It’s been called the most dangerous road in the world. But that hasn’t stopped thousands of thrillseekers from making the hair-raising descent. Here are the things you need to know to survive a cycling trip down Bolivia’s Death Road.
This landlocked country is full of rugged, natural landscapes. Often referred to as a ‘well-kept secret,’ Bolivia is not as touristy as the countries that surround it, but it still has a great deal to offer travellers. Two-thirds of Bolivia’s population are of indigenous origin, which makes it a cultural hot spot within South America. Bolivia also offers adventure sports, jungle tours, mountainous landscapes and sightseeing for all types of travelers. Although Bolivia is known for its authentic and more unpolished travel experience, luxury travel is still available.
Currency: Boliviano (BOB)
Did you know?
- Bolivia has the largest deposit of salt in the world, which is known as the Salar de Uyuni or Salt Flats.
- Bolivia is one of the poorest countries in Latin America.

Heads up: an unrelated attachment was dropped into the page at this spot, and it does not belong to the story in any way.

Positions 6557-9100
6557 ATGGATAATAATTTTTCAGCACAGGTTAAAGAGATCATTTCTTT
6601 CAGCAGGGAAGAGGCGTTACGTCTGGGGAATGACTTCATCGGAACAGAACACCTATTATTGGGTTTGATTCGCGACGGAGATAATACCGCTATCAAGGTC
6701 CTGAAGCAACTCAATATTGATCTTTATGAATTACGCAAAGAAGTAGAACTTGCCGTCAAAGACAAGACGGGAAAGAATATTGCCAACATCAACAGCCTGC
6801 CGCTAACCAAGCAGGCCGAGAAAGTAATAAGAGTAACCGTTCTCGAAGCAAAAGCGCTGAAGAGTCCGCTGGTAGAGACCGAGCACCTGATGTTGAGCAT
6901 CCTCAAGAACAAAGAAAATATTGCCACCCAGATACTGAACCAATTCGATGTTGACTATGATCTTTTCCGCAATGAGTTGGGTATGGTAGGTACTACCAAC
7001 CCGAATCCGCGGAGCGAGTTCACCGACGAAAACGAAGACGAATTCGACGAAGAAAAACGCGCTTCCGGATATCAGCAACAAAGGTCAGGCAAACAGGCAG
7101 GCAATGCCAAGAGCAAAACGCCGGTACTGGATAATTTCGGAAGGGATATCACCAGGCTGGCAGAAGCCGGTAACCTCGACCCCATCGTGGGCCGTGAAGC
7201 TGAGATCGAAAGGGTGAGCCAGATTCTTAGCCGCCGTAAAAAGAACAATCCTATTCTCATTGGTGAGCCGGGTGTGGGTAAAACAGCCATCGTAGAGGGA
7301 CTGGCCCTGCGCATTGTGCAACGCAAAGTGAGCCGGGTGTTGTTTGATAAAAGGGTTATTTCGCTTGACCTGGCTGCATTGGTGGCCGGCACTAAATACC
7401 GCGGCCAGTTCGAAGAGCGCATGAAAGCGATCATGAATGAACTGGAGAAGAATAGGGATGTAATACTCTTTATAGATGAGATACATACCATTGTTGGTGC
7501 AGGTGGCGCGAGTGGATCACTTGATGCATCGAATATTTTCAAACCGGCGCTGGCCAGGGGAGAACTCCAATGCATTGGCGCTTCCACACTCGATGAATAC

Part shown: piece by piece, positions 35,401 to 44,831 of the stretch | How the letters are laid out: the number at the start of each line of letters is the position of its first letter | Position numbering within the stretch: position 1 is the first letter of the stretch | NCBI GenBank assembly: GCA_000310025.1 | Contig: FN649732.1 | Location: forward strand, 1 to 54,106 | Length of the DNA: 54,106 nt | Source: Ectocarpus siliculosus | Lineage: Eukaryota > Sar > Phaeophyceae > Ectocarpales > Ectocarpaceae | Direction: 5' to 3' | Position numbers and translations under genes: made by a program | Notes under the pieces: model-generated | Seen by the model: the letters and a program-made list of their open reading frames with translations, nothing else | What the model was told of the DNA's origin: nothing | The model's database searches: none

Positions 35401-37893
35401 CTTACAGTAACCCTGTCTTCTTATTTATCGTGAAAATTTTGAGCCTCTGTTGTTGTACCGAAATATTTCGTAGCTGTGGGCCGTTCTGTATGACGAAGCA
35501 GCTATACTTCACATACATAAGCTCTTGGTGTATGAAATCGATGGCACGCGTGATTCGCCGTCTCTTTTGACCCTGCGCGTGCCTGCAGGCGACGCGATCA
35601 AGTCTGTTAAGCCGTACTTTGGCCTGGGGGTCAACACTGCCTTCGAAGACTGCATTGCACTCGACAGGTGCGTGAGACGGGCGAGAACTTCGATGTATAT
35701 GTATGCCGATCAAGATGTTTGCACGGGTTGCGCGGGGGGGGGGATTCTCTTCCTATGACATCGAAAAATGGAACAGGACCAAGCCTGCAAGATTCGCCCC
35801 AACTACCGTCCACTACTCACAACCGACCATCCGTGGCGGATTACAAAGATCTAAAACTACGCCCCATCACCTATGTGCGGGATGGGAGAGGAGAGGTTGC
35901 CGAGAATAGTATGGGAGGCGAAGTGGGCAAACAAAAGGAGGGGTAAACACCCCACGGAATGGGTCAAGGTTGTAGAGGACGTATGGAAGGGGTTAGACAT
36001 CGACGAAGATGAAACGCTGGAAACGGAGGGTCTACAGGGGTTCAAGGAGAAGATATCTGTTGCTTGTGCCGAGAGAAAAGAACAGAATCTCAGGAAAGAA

- Bolivia’s Lake Titicaca is the highest commercially navigable body of water worldwide, based at an altitude of 12,507 feet.
- Bolivia is the world’s largest harvester of cocoa.
- The Bolivian military recruits young men as early as 14 years of age.
- La Paz is the world’s second highest city, at an elevation of 3,630 metres.
- You could once take a tour of the famous San Pedro Prison, which was given by inmates. Tours of the prison are now forbidden.
Because of the different climate zones, Bolivia’s weather can change drastically as you move throughout the country. The highlands get cold and nights are often below zero degrees Celsius. Yet, in the jungle, the weather is extremely hot and wet. Overall, the weather is fairly unpredictable and usually cooler than tourists expect.
The summer months are November to March, when the weather is generally warm and wet. The winter months are April to October, which are cooler and drier.
Bolivia was once a part of the ancient Inca Empire until the Spaniards defeated them in the 16th century. Bolivia’s predominantly Indian population was then put to slavery. Bolivia won its independence in 1825, but gave up much of its land, lost in wars with Chile, Paraguay and Brazil.
Bolivia now sits on South America’s second largest natural gas reserves and a good deal of oil, but is still one of the poorest countries on the continent.
Thirsty? If you’re in South America, opt for one of these authentic national drinks that will give you the true tastes of their home countries.